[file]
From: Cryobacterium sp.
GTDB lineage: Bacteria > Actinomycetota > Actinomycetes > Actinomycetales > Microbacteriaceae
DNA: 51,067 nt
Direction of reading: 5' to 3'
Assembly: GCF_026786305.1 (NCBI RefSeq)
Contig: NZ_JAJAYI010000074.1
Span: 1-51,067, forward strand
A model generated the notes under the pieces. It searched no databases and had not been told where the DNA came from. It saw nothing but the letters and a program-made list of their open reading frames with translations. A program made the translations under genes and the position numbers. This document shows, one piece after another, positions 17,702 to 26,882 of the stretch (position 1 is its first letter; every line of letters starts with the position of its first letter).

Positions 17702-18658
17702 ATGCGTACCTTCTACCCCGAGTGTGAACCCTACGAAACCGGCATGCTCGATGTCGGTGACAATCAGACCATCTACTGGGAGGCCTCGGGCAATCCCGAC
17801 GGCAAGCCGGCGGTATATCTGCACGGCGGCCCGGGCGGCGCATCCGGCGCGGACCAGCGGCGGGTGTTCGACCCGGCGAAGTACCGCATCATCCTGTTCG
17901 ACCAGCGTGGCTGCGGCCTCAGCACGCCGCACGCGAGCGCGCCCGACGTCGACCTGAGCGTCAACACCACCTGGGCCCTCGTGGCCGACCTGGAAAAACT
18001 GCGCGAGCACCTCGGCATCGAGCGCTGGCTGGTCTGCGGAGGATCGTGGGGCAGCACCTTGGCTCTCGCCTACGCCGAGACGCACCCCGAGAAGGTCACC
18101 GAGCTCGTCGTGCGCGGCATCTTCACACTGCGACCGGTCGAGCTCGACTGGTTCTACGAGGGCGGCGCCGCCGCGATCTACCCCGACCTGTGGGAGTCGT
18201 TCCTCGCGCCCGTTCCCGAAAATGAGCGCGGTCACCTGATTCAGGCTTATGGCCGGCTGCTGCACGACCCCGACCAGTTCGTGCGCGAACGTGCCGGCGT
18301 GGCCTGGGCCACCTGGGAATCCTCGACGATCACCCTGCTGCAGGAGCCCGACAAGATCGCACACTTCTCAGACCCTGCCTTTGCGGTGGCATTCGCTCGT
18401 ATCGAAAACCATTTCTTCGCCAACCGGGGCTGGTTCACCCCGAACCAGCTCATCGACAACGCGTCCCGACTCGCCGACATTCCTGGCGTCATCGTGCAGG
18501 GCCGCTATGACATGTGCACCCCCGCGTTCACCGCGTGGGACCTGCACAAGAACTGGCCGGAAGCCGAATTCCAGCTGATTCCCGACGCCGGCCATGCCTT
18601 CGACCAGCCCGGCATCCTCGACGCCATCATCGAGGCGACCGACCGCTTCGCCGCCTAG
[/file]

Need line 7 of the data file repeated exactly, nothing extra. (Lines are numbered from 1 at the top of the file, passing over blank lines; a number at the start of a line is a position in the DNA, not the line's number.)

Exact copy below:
Span: 1-51,067, forward strand